Never in my life have I nearly suffocated due to my own stubbornness of refusing to take a breath. I couldn’t; I wouldn’t allow myself. Mitch needed all the support he could get. I had to keep yelling; I had to be loud. Or so, that’s what I thought when we went to penalty kicks against the Chicago Fire in the Round of 16 of the 2017 U.S. Open Cup.

We missed our first penalty kick. I thought it was over. We weren’t supposed to win, and I had even convinced myself long before of it being just fine if we didn’t. Having the opportunity for our humble little team to go against top soccer squads in the state locale was enough. But then we made it to overtime. And then we made it to penalty kicks. And then, well, see for yourself…

Here’s the bottom line. Of all the FC Cincinnati players to take the pitch at Nippert, Mitch Hildebrandt is far and away the most important of them all. After all, what hasn’t Mitch accomplished in the city of Cincinnati? “Mitch says no!” Will go down in history as the most iconic dialogue of all the lore in the Orange & Blue bible. Simply put, without Mitch Hildebrandt’s life changing contributions in the 2017 U.S. Open Cup, I don’t believe Cincinnati would, at the very least, be considered so early for an MLS expansion team. His titanic performances destroyed the floodgates revealing Cincinnati’s enormous love for the game to all in the nation. For all he has done, he’s earned my #1 spot atop the #MLS2Cincy Hall of Fame.

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Reaction to Upcoming MLS Expansion Announcement

An announcement next Tuesday looks likely to be an invitation for FC Cincinnati to join Major League Soccer. O&B Press’ editor penned a few words in reaction to what the news means to him and soccer fans in the city.

Image: JES Photography
On Thursday, FC Cincinnati fans finally. . .and I mean finally, got news of Don Garber’s intention to visit the Queen City for an announcement regarding the team’s bid for MLS expansion. It’s been a long road and we, at Orange & Blue Press, have written our fair share about expansion over the past two years. I’ve personally been vocal about blocking out the drama surrounding the circus, in favor of focusing on the actual soccer being played. I penned a few words summarizing my reaction to the news, assuming Tuesday’s announcement is the expected invitation to join Major League Soccer.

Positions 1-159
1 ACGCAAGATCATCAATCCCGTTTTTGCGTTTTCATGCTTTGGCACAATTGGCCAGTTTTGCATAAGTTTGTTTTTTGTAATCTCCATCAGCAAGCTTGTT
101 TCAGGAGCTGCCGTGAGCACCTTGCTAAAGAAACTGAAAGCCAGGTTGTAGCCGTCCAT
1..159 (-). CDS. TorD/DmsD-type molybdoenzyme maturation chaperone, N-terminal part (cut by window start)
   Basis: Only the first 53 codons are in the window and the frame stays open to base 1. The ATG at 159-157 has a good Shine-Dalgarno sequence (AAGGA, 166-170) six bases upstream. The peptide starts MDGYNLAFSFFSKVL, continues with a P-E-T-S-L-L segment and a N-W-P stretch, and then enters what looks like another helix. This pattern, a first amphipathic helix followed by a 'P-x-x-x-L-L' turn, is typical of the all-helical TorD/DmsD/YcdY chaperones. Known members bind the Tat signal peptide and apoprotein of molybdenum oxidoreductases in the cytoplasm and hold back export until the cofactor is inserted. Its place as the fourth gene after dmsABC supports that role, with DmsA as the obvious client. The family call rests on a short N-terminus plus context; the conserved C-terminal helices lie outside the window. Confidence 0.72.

Yesterday’s long-awaited news leaves me with a feeling of joy, elation, relief, and optimism quickly followed by a stirring panic…holy sh*t, there’s a LOT to do between now and January of 2019 when a potential MLS preseason camp would start.

And I don’t actually have to do anything besides observe, enjoy it all, and write a few words on this blog. Nevertheless, the club has a huge task ahead and a lot of pieces to put in place in nine months to be MLS ready.

But right now is not the time for those worries. It’s time to take a step back, truly pause and savor the moment because it’s historic and important for this city. It’s time to appreciate the fact that we are able to be around the club, observing and supporting, during this formative time.

Deserved Accolades

A massive thank you and congratulations are in order for Jeff Berding, the ownership group, and the tireless staff at FC Cincinnati. Mr. Berding is still villainized by some for his involvement in the Paul Brown Stadium deal however many years ago. But man, am I glad he was in charge of this one. A unique skill set was needed and he brought that to accomplish so much with this franchise in just under three years.

He and his staff leveraged his sales executive experience from the Bengals and combined it with the political skills he garnered on city council. He mixed these two like peanut butter and chocolate for a delicious recipe that resulted in bringing this team to the highest level of American soccer. Let’s not forget that it takes money and influence too, lots and lots of it. Thank you Carl Lindner III and the entire ownership group for that.